Mail – introduced upgraded versions of their email services with greater speed and advanced features. Microsoft's new email system was announced on November 1, 2005, under the codename "Kahuna", a beta version was released to a few thousand testers. Other webmail enthusiasts wanting to try the beta version could request an invitation granting access; the new service was built from scratch and emphasized three main concepts of being "faster and safer". New versions of the beta service were rolled out over the development period, by the end of 2006 the number of beta testers had reached the millions; the Hotmail brand was planned to be phased-out when Microsoft announced that the new mail system would be called Windows Live Mail, but the developers soon backtracked after beta-testers were confused with the name change and preferred the well-known Hotmail name, decided on Windows Live Hotmail. After a period of beta testing, it was released to new and existing users in the Netherlands on November 9, 2006, as a pilot market.
Development of the beta was finished in April 2007, Windows Live Hotmail was released to new registrations on May 7, 2007, as the 260 million MSN Hotmail accounts worldwide gained access to the new system. The old MSN Hotmail interface was accessible only by users who registered before the Windows Live Hotmail release date and had not chosen to update to the new service; the roll-out to all existing users was completed in October 2007. Windows Live Hotmail was awarded PC Magazine's Editor's Choice Award in February 2007, March 2007, February 2011. In 2008 it was announced that the service would be updated with focus on improving the speed, increasing the storage space, better user experience and usability features, that sign-in and email access speeds would be up to 70 percent faster; the classic and full versions of Windows Live Hotmail were combined in the new release. As a result of user feedback, Hotmail was updated so that scrolling works for users who have the reading pane turned off, it was expected that Hotmail team would be moving the advertisement from the top of page to the side, adding more themes, increasing the number of messages on each page and adding the ability to send instant messages from the user's inbox in future release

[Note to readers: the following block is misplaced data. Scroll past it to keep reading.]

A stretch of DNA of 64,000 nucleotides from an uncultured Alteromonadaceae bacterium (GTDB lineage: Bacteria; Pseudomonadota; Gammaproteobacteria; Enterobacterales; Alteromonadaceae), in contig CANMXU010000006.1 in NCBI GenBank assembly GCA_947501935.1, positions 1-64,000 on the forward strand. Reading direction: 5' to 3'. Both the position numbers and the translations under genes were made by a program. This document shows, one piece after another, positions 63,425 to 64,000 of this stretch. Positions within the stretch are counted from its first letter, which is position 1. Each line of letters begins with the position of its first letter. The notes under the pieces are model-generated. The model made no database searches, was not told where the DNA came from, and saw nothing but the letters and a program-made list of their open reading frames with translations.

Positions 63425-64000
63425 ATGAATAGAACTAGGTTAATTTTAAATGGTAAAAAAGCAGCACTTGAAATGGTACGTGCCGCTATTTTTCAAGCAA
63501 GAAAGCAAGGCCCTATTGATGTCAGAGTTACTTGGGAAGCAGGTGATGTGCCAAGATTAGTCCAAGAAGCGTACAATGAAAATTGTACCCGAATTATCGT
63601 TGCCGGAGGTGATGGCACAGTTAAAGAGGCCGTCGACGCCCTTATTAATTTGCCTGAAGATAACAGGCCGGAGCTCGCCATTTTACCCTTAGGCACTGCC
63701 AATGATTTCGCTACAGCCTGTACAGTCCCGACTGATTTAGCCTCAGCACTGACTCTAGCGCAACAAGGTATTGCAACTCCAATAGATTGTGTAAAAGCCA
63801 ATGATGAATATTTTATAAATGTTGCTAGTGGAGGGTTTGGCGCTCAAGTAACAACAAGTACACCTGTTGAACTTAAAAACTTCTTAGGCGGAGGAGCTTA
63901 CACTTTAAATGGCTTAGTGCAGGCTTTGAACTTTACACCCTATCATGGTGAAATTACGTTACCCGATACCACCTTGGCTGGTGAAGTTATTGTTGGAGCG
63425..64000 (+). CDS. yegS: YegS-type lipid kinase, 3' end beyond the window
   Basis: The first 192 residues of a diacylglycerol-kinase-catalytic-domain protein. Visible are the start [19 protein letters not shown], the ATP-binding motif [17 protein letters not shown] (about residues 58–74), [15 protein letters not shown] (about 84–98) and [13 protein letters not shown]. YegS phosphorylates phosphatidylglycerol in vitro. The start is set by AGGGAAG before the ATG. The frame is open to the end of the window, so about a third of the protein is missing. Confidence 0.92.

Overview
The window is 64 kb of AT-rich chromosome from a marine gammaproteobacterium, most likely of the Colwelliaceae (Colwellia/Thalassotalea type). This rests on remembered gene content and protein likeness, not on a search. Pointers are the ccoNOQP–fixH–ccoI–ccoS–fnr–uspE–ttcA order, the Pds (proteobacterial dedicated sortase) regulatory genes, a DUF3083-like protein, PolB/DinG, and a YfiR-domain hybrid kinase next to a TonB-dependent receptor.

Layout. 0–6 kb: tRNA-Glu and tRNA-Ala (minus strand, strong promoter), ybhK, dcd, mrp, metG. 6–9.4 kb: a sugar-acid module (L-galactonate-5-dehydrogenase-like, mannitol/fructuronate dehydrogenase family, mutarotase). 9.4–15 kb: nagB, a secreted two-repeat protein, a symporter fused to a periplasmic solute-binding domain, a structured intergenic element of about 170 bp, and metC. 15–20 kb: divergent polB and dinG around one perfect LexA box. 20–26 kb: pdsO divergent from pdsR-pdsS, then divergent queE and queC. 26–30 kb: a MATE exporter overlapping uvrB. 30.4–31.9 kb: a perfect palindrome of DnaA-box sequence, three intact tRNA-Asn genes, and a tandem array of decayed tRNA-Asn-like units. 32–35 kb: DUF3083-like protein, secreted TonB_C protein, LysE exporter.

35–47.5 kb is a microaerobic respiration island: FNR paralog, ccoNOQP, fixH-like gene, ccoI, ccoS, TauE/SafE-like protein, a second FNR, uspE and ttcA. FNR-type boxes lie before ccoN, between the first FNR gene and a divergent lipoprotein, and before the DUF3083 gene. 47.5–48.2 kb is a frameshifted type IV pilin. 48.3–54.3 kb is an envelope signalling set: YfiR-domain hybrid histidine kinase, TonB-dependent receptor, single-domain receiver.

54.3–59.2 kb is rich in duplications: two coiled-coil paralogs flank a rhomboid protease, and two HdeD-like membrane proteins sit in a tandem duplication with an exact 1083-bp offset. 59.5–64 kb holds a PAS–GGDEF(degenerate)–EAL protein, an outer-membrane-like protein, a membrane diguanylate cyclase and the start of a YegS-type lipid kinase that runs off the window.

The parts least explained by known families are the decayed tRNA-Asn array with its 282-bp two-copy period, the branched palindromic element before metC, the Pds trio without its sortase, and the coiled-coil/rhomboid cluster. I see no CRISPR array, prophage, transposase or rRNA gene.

Personal digital assistant
A personal digital assistant known as a handheld PC, is a variety mobile device which functions as a personal information manager. PDAs were discontinued in the early 2010s after the widespread adoption of capable smartphones, in particular those based on iOS and Android. Nearly all PDAs have the ability to connect to the Internet. A PDA has an electronic visual display. Most models have audio capabilities, allowing usage as a portable media player, enabling most of them to be used as telephones. Most PDAs can access intranets or extranets via Wi-Fi or Wireless Wide Area Networks. Sometimes, instead of buttons, PDAs employ touchscreen technology; the technology industry has recycled the term personal digital assistance. The term is more used for software that identifies a user's voice to reply to the queries; the first PDA, the Organizer, was released in 1984 by Psion, followed by Psion's Series 3, in 1991. The latter began to resemble the more familiar PDA style, including a full keyboard; the term PDA was first used on January 7, 1992 by Apple Computer CEO John Sculley at the Consumer Electronics Show in Las Vegas, referring to the Apple Newton.
In 1994, IBM introduced the first PDA with full telephone functionality, the IBM Simon, which can be considered the first smartphone. In 1996, Nokia introduced a PDA with telephone functionality, the 9000 Communicator, which became the world's best-selling PDA. Another early entrant in this market was Palm, with a line of PDA products which began in March 1996. A typical PDA has a touchscreen for navigation, a memory card slot for data storage, IrDA, Bluetooth and/or Wi-Fi. However, some PDAs may not have a touchscreen, using softkeys, a directional pad, a numeric keypad or a thumb keyboard for input. To have the functions expected of a PDA, a device's software includes an appointment calendar, a to-do list, an address book for contacts, a calculator, some sort of memo program. PDAs with wireless data connections typically include an email client and a Web browser, may or may not include telephony functionality. Many of the original PDAs, such as the Apple Newton and Palm Pilot, featured a touchscreen for user interaction, having only a few buttons—usually reserved for shortcuts to often-used programs.